A CHURCH is replacing its altar – a white marble bath installed in its religious surroundings in 1964 – with a new one made, in part, from recycled marble pieces.
The one and a half ton bath, worth thousands of pounds, has played an important part in worship at St Edmund’s Catholic Church, in Westgate Street, Bury St Edmunds, for almost 50 years.
It was removed from the church on Friday and will be sold to pay for the redecoration of the building, as well as the new altar which will be made from the flat marble pieces and pillars that once formed part of the old altar.
“The church isn’t a museum, it’s a place where people come to worship and it’s got to move on,” said Father Philip Shryane, who celebrated 10 years with the church last month.
Recounting the history of the mysterious bath, Father Shryane described how former parish priest Father Bryan Houghton, ‘a man of grand designs’, arranged to have the heavy item shipped back from Italy after a visit to the country.
The church’s altar was then designed around the bath, which was stored in the garden of a local doctor until preparations for it were complete.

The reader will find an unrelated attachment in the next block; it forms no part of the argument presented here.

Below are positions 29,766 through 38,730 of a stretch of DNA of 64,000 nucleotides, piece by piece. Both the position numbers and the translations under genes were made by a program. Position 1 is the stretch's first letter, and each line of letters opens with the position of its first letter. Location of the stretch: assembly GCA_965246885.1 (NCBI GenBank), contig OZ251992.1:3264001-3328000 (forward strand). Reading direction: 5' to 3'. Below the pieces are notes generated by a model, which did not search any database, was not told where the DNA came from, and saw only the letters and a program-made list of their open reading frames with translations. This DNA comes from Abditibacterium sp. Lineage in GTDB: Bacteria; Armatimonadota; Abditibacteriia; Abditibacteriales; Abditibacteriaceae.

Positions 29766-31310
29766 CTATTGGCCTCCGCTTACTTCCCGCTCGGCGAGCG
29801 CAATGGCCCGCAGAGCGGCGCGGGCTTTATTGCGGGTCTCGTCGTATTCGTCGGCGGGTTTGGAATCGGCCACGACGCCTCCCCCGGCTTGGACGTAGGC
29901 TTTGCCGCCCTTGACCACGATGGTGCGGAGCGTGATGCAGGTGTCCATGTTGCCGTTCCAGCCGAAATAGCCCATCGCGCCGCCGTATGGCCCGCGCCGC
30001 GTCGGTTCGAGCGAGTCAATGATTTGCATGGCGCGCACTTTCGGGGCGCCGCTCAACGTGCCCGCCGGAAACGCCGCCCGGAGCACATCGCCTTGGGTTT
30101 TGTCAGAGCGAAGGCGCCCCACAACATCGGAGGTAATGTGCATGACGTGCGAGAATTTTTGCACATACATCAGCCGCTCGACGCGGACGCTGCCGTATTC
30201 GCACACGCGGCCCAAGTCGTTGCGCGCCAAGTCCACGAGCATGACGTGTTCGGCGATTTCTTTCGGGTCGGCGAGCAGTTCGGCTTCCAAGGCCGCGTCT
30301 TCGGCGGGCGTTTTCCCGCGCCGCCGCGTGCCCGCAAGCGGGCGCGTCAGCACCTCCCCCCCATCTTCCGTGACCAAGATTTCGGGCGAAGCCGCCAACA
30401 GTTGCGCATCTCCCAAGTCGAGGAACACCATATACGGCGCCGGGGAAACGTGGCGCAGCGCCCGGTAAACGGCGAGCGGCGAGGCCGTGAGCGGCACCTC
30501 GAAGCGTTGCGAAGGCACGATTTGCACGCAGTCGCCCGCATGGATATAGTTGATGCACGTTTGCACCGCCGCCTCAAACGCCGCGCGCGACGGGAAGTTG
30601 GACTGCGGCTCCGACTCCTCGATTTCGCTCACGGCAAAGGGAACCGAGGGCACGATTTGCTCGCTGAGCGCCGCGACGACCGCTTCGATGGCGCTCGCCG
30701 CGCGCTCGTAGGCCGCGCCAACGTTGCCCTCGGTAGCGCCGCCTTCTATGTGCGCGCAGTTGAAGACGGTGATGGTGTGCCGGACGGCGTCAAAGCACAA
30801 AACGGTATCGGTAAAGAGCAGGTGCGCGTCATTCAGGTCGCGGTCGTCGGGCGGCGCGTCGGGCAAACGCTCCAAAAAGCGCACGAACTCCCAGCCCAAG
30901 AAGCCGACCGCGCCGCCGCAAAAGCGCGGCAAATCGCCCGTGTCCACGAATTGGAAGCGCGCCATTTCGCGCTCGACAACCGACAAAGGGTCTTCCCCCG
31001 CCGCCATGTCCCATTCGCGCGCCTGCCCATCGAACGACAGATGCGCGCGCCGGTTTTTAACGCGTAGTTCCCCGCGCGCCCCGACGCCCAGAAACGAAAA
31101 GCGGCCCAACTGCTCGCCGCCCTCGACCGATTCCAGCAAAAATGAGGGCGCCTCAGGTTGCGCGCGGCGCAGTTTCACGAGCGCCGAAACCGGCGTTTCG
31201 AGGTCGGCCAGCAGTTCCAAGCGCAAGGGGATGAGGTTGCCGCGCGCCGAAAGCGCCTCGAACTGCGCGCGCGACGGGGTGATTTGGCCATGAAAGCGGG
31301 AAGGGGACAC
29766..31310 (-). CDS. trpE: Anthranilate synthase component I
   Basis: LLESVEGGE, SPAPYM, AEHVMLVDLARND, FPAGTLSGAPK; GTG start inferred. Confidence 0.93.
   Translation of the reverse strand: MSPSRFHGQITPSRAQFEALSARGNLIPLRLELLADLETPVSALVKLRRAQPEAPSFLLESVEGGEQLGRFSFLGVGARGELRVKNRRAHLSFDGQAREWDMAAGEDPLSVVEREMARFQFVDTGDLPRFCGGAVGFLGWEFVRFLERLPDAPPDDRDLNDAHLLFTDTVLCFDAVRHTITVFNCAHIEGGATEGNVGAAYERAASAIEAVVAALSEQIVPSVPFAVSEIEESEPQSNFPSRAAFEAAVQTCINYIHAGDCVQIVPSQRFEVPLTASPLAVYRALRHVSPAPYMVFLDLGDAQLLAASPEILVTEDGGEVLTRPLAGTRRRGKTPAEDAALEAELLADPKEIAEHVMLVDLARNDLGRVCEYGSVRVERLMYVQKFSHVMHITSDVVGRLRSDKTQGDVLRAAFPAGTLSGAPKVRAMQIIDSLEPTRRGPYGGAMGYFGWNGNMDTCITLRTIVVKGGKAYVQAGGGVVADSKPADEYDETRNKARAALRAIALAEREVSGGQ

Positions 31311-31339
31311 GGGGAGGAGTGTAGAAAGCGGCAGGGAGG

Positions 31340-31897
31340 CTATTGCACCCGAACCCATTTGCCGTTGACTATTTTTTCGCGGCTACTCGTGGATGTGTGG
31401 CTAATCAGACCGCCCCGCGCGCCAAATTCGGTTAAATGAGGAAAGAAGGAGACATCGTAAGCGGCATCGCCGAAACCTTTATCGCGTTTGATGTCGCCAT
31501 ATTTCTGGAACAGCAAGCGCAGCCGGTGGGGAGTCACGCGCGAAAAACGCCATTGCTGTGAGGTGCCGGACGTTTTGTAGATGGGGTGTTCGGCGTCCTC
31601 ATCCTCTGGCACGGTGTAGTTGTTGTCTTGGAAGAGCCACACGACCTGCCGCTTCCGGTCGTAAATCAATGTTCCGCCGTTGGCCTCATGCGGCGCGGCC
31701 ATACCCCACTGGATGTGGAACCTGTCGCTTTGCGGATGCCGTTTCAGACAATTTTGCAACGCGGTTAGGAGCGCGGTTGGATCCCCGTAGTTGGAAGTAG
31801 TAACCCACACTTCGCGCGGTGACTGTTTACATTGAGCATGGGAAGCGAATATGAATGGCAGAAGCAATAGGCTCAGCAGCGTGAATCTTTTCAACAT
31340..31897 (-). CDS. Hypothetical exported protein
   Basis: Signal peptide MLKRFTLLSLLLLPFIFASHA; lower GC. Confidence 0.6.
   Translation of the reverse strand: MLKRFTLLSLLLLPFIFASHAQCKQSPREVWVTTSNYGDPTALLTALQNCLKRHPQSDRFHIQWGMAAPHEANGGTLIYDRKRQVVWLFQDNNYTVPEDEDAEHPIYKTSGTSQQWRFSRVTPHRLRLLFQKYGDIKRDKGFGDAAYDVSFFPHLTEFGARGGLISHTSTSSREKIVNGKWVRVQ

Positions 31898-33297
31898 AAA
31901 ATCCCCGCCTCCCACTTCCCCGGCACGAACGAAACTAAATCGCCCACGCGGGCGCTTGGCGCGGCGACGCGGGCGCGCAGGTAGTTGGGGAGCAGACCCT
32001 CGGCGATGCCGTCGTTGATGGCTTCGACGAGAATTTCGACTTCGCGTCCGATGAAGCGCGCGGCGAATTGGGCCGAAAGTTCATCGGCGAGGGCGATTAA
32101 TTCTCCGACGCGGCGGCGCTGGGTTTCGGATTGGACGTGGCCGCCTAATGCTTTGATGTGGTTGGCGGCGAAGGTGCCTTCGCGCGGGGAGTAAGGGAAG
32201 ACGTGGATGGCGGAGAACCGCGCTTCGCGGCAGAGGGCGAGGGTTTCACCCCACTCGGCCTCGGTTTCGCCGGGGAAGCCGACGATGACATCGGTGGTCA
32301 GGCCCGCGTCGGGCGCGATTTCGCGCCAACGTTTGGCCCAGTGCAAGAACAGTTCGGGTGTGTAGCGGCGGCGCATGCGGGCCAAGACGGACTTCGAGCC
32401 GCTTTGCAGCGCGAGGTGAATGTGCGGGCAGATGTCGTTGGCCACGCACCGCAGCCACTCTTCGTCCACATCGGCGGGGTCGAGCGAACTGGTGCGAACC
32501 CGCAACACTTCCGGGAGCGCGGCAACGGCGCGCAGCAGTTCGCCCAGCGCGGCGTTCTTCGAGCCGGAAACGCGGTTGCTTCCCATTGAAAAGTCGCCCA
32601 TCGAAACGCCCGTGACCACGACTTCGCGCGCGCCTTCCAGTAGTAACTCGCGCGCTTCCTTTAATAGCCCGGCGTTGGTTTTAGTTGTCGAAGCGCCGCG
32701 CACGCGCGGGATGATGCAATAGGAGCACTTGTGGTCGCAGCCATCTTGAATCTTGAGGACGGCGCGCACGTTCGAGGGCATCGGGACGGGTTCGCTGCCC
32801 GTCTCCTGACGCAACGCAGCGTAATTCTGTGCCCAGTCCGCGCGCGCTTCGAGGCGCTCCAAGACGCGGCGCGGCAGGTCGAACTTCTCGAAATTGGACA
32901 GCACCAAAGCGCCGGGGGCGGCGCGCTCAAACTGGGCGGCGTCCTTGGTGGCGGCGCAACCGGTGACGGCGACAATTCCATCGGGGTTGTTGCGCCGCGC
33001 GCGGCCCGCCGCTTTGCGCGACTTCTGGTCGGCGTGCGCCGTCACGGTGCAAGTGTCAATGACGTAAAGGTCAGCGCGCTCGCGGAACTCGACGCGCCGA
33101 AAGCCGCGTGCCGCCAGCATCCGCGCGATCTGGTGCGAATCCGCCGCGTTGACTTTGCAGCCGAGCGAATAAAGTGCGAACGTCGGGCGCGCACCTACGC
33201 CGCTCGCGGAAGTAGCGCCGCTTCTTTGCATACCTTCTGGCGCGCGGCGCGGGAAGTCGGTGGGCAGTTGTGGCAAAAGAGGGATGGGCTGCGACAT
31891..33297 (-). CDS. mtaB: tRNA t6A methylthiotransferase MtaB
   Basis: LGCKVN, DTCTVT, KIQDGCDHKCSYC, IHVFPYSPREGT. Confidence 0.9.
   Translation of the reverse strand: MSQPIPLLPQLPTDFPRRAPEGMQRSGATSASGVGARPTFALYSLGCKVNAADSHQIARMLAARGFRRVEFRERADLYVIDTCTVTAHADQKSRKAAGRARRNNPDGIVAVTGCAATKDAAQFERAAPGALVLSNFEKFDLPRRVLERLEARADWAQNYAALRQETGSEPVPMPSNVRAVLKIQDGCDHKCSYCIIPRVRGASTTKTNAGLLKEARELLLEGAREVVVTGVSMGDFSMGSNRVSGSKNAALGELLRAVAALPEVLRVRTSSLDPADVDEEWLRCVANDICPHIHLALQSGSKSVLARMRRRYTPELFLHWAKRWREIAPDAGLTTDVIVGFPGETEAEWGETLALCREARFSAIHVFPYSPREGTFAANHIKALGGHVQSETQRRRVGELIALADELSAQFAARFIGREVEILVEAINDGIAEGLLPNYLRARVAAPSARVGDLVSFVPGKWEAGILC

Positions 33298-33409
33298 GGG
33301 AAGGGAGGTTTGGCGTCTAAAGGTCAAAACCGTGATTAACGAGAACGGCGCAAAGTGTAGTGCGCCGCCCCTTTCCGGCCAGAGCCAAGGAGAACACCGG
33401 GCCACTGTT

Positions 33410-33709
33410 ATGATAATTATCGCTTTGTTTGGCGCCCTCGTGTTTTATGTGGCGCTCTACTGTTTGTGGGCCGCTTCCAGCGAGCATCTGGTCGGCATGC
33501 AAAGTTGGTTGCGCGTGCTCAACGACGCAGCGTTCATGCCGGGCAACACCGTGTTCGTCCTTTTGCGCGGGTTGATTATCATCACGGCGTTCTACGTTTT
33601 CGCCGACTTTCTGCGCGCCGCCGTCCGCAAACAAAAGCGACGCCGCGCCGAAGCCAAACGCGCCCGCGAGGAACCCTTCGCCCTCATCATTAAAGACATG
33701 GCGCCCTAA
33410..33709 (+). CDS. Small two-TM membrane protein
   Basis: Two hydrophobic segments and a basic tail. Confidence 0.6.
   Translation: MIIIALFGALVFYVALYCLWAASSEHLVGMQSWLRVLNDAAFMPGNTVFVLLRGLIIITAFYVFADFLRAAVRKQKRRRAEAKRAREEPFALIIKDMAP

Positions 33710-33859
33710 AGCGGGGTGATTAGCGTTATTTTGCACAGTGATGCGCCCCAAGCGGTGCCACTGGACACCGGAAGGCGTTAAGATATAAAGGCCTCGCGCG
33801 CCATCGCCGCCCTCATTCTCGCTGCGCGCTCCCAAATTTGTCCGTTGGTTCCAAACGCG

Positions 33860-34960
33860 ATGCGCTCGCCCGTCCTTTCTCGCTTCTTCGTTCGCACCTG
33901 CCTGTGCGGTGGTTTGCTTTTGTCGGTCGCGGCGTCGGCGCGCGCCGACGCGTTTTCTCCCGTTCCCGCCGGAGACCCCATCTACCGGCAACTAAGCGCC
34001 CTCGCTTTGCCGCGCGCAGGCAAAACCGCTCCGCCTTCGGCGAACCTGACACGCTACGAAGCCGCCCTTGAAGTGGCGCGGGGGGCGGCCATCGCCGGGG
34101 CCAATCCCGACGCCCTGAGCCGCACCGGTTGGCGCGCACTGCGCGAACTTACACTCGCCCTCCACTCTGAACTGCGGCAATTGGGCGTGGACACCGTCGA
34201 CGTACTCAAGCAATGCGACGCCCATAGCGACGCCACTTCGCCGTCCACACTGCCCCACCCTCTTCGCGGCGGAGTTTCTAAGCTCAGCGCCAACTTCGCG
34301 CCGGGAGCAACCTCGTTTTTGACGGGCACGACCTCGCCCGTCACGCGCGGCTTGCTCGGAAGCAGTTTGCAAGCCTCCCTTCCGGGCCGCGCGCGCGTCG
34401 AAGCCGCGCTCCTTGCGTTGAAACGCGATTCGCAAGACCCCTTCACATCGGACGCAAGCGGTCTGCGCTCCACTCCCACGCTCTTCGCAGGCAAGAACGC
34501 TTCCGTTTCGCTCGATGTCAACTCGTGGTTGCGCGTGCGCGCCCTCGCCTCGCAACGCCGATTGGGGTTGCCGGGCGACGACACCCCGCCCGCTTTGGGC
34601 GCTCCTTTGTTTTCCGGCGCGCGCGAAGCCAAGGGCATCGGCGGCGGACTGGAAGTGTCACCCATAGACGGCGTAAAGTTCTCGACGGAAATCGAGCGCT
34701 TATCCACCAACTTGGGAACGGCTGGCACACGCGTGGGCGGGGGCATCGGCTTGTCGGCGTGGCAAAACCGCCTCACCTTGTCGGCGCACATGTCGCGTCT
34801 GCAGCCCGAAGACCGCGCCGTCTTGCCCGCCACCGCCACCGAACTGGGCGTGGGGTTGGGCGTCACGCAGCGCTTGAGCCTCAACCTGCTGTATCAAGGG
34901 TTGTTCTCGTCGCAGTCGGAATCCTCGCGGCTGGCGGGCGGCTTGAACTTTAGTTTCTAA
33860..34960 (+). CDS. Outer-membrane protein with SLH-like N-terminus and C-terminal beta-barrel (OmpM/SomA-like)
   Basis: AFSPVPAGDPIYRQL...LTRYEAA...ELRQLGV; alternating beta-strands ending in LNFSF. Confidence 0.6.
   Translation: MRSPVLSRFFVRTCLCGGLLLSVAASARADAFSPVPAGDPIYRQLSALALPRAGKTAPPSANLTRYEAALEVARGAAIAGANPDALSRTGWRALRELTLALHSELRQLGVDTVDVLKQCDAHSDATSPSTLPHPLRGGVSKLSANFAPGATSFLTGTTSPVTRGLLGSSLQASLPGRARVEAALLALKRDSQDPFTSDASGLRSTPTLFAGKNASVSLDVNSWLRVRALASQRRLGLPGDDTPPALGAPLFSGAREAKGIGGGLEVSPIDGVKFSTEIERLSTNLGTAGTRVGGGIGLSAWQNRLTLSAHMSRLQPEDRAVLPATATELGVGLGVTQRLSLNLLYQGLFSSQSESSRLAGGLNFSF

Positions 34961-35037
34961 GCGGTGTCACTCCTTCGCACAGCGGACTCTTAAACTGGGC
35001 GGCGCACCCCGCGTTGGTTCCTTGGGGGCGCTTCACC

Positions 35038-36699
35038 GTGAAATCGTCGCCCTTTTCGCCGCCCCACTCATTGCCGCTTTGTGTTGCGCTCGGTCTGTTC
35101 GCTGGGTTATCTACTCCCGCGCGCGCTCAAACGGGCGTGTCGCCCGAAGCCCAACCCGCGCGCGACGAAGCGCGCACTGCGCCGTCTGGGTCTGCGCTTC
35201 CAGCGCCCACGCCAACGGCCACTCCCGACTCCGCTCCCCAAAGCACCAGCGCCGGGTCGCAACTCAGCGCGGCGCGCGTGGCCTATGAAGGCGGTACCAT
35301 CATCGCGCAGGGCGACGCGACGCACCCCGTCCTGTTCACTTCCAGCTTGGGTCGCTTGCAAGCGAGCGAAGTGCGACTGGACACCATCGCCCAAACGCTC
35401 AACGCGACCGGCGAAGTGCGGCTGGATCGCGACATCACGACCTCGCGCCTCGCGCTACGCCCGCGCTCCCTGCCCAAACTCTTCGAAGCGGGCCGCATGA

Father Shryane knows parishioners who remember the bath being installed in the church and who remember it being stored on view in the doctor’s garden.
It was installed in the church during September 21-25 1964 by JP Coffey, a marble mason and fixer who worked in King’s Road, Bury, and left a note attesting to his work inside the bath.
An old 1964 penny was also discovered within the bath’s non-polished interior – a surface that has led Father Shryane and others to believe it was never used as a bath.
“The decision to take it out is largely to do with the safety of the people who minister here,” said Father Shryane, pointing out the large scale of the old altar and its position dangerously close to narrow steps on each side.
“We’re going to replace it with a temporary wooden altar and will experiment with its size,” he added.